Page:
Entering the "portal" that leads to the
more photogenic east side;
there were several little pools of water in
depressions in the rocks.
Wall to the right
Same wall, farther down; note the steps.
The blocks that were cut from these walls
were about 6x7x10 feet and weighed 25 tons!
A lot of blocks were cut from this wall. It
has an interesting pattern.
"Ground" level, looking back
Hey, what's this??
Coming over the top of the sandstone ridge from the west, we didn't see these
steps on the east side. We probably would have taken them up to
the "portal" if we'd approached from this direction.
Cool. Reminds me of old Native American villages like Bandelier
National Monument in New Mexico.
Part of the large group we just missed in
the quarry; they are on
Red Rock Canyon Path, which closely
parallels Red Rock Canyon Trail.
This rocky ridge was behind me as I took the picture above:
There are several large interpretive signs (like the one below) in the meadow on the
east side of the quarry that describe the mining history and the diversity of plants and wildlife in Red
Two trails connect with the Quarry Trail in the meadow:
the Red Rock Canyon Path and the Red Rock Canyon Trail. The Path
is one of two hiker-only trails in the park (the other is
We walked about half a mile north about on the Path until we
came to two scenic ponds and a handsome open-air pavilion.
I was almost as fascinated with the views here as at the quarry:
The RRC Path continues up a grassy slope where it converges with
the RRC Trail in front of the pavilion:
Note that big rock formation behind the
pavilion; I'll talk about it below.
There are even more interpretive signs in this area re:
the history, geology, and biology of this property.
We can thank John G. Bock and his family for piecing together
the Red Rock Canyon property over several decades in the 1930s-1960s,
removing remnants of mining and other industry in the canyons,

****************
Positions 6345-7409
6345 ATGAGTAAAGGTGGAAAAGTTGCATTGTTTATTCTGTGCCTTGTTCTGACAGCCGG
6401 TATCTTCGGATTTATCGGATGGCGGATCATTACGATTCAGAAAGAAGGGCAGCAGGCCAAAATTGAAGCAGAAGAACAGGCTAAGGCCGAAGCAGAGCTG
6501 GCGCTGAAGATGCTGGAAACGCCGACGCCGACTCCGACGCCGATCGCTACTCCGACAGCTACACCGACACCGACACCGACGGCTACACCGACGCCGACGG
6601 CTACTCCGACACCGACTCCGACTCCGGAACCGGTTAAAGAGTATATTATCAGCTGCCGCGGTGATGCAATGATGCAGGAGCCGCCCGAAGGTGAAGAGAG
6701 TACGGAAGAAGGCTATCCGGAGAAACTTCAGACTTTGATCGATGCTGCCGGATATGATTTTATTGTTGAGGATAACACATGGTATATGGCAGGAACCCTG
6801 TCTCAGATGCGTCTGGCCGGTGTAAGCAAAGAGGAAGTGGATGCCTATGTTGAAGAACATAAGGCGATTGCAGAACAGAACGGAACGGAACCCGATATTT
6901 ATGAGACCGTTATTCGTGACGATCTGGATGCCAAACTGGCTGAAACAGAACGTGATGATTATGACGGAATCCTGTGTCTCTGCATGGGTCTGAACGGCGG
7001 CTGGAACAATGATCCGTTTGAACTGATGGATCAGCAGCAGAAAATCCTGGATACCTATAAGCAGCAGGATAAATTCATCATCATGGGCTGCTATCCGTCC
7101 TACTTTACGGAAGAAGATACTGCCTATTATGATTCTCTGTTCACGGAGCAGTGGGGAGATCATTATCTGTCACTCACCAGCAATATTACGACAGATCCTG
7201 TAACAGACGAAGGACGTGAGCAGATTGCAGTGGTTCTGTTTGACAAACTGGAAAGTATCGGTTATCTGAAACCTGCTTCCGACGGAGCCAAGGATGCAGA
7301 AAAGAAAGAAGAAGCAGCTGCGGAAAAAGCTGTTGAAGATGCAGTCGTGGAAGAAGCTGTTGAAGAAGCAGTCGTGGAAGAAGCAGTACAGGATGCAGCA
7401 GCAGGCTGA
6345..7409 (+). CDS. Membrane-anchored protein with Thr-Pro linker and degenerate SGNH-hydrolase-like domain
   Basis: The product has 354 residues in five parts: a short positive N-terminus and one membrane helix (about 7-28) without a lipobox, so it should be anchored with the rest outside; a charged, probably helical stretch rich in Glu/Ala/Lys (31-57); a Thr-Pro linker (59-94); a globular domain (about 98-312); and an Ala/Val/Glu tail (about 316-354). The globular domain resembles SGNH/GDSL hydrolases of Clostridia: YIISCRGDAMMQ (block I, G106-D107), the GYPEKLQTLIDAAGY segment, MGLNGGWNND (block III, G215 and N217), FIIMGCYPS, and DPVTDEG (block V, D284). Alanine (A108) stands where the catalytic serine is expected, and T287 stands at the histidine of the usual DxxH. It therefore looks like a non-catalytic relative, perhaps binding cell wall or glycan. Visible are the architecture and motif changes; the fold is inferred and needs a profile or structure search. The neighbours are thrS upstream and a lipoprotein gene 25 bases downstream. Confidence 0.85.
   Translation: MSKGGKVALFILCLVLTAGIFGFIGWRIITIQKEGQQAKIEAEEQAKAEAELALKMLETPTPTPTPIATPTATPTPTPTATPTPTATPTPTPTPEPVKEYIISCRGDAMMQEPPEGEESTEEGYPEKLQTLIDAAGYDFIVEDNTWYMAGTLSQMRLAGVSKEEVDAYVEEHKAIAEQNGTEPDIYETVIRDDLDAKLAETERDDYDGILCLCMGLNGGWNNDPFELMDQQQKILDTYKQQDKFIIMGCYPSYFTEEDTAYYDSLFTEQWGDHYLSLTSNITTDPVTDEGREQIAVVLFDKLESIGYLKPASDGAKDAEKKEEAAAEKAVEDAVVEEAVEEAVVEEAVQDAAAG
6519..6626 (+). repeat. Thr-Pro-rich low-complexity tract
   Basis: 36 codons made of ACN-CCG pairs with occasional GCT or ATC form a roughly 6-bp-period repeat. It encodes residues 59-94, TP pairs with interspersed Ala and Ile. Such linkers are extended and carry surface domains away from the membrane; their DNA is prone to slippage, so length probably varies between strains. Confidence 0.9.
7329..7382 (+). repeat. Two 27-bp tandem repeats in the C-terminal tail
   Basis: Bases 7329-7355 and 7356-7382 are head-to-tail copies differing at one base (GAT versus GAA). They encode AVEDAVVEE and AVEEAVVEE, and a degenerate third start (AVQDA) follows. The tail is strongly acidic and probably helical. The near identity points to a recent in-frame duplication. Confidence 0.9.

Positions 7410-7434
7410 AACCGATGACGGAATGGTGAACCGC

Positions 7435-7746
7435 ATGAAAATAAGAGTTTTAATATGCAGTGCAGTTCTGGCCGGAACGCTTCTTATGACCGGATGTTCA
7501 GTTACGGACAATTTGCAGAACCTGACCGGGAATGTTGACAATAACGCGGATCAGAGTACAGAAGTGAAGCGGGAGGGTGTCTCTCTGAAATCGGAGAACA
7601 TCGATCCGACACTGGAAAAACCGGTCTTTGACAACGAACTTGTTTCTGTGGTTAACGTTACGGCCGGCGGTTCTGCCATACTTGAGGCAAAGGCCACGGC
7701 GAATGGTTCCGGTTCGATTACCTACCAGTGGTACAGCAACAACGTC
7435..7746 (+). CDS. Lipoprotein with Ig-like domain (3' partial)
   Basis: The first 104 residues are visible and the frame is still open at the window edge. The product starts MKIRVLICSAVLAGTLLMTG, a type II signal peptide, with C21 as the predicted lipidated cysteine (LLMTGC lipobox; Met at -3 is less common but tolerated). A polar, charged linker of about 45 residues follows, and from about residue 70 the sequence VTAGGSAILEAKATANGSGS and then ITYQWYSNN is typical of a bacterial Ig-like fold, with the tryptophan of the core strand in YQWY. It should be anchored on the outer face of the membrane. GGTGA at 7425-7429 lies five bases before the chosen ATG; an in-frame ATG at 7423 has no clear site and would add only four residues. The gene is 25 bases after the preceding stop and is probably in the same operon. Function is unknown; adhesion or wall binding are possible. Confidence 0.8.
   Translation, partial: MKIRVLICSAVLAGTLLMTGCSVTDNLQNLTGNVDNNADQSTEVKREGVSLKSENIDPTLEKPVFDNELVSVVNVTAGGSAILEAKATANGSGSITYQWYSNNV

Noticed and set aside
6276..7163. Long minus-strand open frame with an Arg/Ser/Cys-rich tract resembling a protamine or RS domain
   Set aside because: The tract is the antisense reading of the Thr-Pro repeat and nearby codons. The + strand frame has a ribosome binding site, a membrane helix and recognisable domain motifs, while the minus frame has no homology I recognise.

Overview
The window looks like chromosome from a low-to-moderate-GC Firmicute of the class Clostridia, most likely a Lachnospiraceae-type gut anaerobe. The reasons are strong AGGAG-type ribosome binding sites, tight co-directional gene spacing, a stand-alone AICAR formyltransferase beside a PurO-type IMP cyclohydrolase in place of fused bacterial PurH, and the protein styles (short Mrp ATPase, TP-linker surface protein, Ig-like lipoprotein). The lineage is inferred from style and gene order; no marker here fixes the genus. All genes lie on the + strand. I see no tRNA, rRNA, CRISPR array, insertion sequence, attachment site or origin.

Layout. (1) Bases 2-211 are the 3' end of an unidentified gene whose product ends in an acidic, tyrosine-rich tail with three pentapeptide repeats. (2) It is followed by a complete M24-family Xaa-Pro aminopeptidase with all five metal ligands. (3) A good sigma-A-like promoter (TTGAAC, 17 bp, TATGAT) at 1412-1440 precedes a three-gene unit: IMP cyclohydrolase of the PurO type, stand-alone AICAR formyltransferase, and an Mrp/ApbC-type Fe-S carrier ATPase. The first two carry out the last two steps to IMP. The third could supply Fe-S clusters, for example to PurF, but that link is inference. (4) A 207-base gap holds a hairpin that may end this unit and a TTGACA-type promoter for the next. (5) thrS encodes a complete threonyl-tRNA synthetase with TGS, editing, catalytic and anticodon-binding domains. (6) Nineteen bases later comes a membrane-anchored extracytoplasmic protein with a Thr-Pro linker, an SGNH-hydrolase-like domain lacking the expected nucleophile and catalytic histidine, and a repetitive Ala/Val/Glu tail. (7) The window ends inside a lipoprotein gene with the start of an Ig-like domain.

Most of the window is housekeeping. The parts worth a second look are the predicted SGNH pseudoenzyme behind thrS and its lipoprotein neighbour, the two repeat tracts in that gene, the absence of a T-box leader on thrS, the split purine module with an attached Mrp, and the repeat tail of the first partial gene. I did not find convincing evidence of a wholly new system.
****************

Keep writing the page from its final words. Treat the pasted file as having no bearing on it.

channeling water, and improving the land. In 1967 the family built a
home on the site above.
View from the former home site; the canyon
land is now protected by the Palmer Land Trust
Their house is gone now but the bomb shelter remains.
Yep. One of the signs describes the thick-walled and
-roofed bomb shelter the family built into the rock wall behind
their house and garage during
the Cold War crisis in the '60s.
contained several rooms, including a kitchen, bathroom, and even
When the City of Colorado Springs purchased the property in 2003
for the park, the shelter was used for storage. It's still there,
behind the pavilion; I don't know if it's open to the
public but it'd be interesting to see.
Another day I climbed up on the rock ledge on the other side of
and I got this view of the second pond and the landscape from a different
Beyond the pavilion and ponds we found some unique holes in
the rock walls:
We assume the soft sandstone has been carved out by birds:
Soon we were back at the main parking area, happy to have had
such an interesting hike in only 3+ miles:
Pike's Peak looms in the distance.
We didn't see very many flowers blooming on our trek. This
is one of the colorful Gaillardia AKA blanket flowers near the parking lot:
Next entry: lots more photos from other trails in Red
"Runtrails & Company" - Sue Norwood, Jim O'Neil,
and Cody the Ultra Lab
© 2010 Sue Norwood and Jim O'Neil